MHT File Photo
Mountain Lake Park Historic District
Mountain Lake Park, Garrett County
The Mountain Lake Park Historic District is a group of 145 buildings lying within the town of Mountain Lake Park, a residential community launched in the 1880s as a summer resort and important as a center of the Chautauqua movement in Maryland. The town is situated on a high plateau in the section of Garrett County known as "The Glades," about three miles east of Oakland in western Maryland. The street plan of Mountain Lake Park was designed by H.E. Faul, the creator of Druid Hill Park in Baltimore, and consists of a grid of streets through which run several curving drives. These were designed primarily as scenic carriage drives, particularly Mountain Lake Drive which follows the outline of the artificial lake created in the early 1880s on the eastern edge of town. The only major change to this plan occurred in the mid 20th century when MD 135 was run through the center of town in an east-west direction, thereby dividing Mountain Lake Park into approximately equal halves. The district still includes many of the houses built by summer residents of Mountain Lake Park in the late 19th and early 20th centuries. The majority of these houses are frame and were built in various interpretations of the "Country Gothic" or Rural Queen Anne styles. Many are still painted in the original bright colors and are in generally good or fair condition. Several of the houses were sited to take advantage of a particular view or natural feature, and most stand on large wooded lots. Also within the district are several of the educational and recreational buildings constructed by the Mountain Lake Park Association, the Methodist-led group which owned and managed the town for many years after its founding in 1881. Notable buildings within the district include those associated with the Mountain Chautauqua program: the tabernacle, a ticket office, and the tennis clubhouse. There are also several outstanding and well maintained Queen Anne style summer residences built at the turn of the 20th century, along with a number of boarding houses dating from the period when Mountain Lake Park was a popular summer resort on the route of the B & O Railroad.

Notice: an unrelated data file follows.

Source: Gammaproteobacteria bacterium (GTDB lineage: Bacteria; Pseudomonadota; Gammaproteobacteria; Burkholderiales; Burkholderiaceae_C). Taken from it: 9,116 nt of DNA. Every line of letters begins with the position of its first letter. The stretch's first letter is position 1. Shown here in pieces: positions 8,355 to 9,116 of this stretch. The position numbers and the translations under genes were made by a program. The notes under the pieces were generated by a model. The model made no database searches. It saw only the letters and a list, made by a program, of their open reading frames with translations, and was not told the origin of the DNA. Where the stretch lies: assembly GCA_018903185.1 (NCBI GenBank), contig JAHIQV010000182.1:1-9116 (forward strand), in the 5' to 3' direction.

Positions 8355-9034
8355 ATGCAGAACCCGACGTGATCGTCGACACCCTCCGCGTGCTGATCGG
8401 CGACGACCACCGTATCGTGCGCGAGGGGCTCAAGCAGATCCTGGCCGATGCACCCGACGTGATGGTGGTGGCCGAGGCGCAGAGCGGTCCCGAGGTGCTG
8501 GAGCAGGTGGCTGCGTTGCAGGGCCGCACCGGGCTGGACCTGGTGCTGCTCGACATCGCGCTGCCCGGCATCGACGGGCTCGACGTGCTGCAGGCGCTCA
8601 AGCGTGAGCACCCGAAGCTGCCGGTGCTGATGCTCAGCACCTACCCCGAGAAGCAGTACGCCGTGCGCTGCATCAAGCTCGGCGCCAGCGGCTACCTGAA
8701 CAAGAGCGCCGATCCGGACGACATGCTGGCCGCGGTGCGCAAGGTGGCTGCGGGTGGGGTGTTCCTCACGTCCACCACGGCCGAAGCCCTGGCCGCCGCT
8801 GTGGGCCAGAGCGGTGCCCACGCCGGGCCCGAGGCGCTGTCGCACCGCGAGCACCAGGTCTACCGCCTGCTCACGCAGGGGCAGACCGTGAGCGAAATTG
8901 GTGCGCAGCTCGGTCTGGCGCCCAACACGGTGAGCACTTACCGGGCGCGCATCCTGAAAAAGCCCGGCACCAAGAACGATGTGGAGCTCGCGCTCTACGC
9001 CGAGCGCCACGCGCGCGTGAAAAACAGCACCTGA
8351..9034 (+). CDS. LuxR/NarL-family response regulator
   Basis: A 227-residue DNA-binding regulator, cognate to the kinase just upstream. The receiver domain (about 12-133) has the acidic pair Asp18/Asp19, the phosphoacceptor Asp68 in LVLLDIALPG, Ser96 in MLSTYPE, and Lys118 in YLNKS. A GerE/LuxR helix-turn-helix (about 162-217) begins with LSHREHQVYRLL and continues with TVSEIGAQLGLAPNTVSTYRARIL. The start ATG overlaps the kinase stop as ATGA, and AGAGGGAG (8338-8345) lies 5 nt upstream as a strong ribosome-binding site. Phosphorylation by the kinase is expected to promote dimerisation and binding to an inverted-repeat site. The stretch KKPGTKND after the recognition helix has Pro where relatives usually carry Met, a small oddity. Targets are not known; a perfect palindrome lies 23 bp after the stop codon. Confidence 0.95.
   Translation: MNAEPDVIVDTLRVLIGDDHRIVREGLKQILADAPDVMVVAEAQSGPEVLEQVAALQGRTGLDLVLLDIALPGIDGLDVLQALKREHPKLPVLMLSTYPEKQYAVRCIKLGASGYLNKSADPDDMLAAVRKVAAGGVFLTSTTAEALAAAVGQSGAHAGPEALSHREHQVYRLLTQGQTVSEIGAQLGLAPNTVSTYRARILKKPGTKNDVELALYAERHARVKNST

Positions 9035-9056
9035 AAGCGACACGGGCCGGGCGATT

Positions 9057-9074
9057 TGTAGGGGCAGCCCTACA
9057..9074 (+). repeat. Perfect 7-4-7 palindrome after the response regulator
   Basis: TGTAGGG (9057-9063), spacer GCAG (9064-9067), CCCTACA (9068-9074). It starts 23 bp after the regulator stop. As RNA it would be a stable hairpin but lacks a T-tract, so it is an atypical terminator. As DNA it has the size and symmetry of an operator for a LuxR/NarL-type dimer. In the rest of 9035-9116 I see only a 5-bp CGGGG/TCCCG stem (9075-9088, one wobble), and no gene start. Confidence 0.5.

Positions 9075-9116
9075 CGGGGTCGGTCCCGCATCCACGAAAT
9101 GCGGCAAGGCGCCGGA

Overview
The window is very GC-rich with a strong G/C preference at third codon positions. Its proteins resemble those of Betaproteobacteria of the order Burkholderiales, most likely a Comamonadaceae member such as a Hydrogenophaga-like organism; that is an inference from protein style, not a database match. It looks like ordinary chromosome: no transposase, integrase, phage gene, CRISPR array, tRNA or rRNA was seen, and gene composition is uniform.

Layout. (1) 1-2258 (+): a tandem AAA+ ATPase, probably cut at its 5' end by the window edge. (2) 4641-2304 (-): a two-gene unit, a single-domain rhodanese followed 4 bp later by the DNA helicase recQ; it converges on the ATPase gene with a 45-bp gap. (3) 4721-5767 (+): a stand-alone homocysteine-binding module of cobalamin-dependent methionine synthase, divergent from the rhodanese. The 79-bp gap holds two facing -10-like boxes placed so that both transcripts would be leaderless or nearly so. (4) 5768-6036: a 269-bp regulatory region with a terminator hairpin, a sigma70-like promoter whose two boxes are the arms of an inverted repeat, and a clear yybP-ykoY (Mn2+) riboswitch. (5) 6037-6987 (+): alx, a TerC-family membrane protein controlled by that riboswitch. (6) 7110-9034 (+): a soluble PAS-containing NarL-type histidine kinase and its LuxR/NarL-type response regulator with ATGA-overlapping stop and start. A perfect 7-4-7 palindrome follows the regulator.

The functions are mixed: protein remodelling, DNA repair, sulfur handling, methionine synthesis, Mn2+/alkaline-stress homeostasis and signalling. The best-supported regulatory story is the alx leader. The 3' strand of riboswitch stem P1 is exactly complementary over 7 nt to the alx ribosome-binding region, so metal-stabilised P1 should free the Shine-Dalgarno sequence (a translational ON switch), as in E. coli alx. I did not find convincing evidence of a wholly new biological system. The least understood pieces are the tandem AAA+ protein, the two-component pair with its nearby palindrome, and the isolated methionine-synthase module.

The Mountain Lake Park Historic District is significant for its association with the development of resort communities in late-19th century America, and for its cohesive collection of well-preserved buildings representing various types of resort architecture of the period. Among the resort communities which developed late in the 19th century in the mountains of Western Maryland in response to the B & O Railroad's extension of service to the area, Mountain Lake Park is unique. Established in 1881 by a group of Methodist ministers, the community's religious and educational programs and the code of conduct which it maintained, provided vacationers with an alternative to the sinful and frivolous entertainments available in other nearby resorts which were founded as secular, speculative ventures. Among the cultural programs offered in Mountain Lake Park was the "Mountain Chautauqua," which blended religious revivalism with cultural and educational activities. In its heyday between the 1880s and World War I, this program attracted thousands to the community for symphonies, operas, plays, and nationally prominent speakers including President Taft, Samuel Gompers, William Jennings Bryan, and Billy Sunday. The popularity of Mountain Lake Park during these years spurred the construction of numerous cottages, hotels, and boarding houses, as well as public buildings; the present Historic District retains many of these buildings in excellent condition, and achieves significance for its outstanding collection of late-19th and early-20th century resort architecture. The District also retains much of its original wooded setting and street plan, designed by landscape architect H.E. Faul.